No room for further policy rate cut – EIU

The Economist Intelligence Unit (EIU) has said it sees no more room for further policy rate easing, predicting that the central bank is likely to tighten its policy rate come the first-half of next year.

In its December 2018 Country Report, the research and business advisory firm stated that: “After six interest-rate cuts between the start of 2017 and May 2018, the BoG’s ability to ease monetary policy further has diminished.

“Inflation has increased over the course of 2018 toward the upper-end of the official target of 6-10%, following interest rate rises in the United States causing sustained pressure on emerging-market currencies, including the cedi.”’

The Monetary Policy Committee of the Bank of Ghana at its recent meeting in November maintained the policy rate at 17 percent – the third consecutive time since May 2018.

“The next move in interest rates is likely to be in an upward direction, particularly if the downward pressure on the cedi intensifies into 2019, as we expect, owing to ongoing strength in the US dollar.

“Business groups continue to call for cheaper credit. We believe the BoG may raise rates further in the first-half of 2019 in a bid to dampen inflationary pressures, but the impact will be limited owing to external pressures.

“As inflation then moderates in 2020-21, and domestic demand weakens, the door will open for a resumption of monetary easing. This will be followed by renewed tightening in 2022-23, as domestic demand once again strengthens,” the EIU report said.

According to the EIU’s forecast, revenue collection will continue to remain government’s preoccupation in the coming year; while acknowledging that steps to strengthen the Ghana Revenue Authority to ensure broader enforcement of Tax Identification Number (TIN) measures, and build the capacity of local governments to collect taxes, will yield some results.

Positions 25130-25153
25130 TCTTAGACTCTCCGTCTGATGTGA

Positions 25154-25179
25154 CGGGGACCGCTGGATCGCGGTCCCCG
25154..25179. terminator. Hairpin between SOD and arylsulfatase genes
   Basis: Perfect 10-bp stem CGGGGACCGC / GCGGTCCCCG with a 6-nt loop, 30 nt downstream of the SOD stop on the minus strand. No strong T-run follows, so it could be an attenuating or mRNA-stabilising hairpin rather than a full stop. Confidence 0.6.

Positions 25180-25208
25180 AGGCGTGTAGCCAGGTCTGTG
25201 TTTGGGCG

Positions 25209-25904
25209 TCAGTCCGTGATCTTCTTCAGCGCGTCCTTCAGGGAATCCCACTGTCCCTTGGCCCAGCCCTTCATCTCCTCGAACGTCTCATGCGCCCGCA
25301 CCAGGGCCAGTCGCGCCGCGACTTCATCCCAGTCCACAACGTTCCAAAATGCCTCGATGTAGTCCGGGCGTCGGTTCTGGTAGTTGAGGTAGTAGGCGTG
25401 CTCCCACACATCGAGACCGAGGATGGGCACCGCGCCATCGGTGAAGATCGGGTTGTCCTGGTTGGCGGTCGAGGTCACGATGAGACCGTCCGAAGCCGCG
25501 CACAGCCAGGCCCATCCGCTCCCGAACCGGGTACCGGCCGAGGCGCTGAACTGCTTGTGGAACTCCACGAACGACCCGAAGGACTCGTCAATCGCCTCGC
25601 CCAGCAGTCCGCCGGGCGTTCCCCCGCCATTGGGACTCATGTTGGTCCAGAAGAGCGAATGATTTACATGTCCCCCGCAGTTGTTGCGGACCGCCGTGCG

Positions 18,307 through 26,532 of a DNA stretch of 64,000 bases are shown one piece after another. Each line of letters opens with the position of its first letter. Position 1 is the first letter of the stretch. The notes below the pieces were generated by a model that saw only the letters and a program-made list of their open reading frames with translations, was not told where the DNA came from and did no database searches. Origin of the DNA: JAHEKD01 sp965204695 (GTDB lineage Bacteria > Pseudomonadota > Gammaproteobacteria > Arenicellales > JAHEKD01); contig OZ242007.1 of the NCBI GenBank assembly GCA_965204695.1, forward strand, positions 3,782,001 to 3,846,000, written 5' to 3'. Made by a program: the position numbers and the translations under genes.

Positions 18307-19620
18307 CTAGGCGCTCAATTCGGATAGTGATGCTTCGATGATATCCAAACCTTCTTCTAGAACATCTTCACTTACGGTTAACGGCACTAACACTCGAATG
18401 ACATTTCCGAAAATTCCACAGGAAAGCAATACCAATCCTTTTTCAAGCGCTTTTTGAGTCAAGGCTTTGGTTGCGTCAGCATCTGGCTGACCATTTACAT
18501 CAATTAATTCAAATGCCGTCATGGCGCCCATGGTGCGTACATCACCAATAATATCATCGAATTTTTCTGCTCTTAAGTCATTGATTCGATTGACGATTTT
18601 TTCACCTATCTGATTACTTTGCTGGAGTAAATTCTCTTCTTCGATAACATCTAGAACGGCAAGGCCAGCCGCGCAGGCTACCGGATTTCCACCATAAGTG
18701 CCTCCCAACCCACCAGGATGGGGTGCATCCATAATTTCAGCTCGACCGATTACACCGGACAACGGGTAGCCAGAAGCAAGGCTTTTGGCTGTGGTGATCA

“However, with expenditure rising sharply—driven largely by increases in the public sector wage bill, interest payments and capital expenditure—we estimate that the fiscal deficit will have widened to 5.3% of GDP in 2018. With the IMF urging government to tackle revenue gaps and reduce tax exemptions, we expect a more concerted move toward fiscal consolidation in 2019.

“Nonetheless, the authorities will remain reticent to lower spending on salaries, given the risk of public resentment. Further resources will continue to be devoted to the ongoing strengthening of the banking sector and the government’s industrialisation strategy. As a result, we expect only a modest overall narrowing of the fiscal deficit to 4.4% of GDP in 2019,” the country report said.

Nevertheless, the report also predicted that there will be a faster spending growth in the election year of 2020, as well as tax-cuts – with the deficit increasing to 5% of GDP as a result (although this fiscal slippage will be much less than it was in the election years of 2016 or 2012).

“We then forecast a return to consolidation, leading to a deficit of 3.3% of GDP in 2023. The rate of decline in the fiscal deficit at a time of robust economic growth will be enough to make a modest dent in the public debt stock, which will edge down from an estimated 54% of GDP at end-2018 to about 47% of GDP at end-2023.

“However, longer-term debt sustainability will still require ongoing fiscal responsibility and continued robust levels of economic growth,” the EIU advised.

BoG hopeful Q1 2019 interest rates cut

The central bank, on the other hand, has indicated that it could cut interest rates early next year if inflation continues to drift lower.

Dr. Ernest Addison told Reuters recently that: “I can easily see the policy rate going further down”.

Asked how soon the 17 per cent rate could be cut, he replied: “Our next meeting is in January and after that we have another meeting in March, so in between now and March”.

He also said the central bank will look to push local money market traders to use electronic trading platforms more, rather than do deals over the phone. He said it is a measure that could help slow the recent falls in the country’s currency value.

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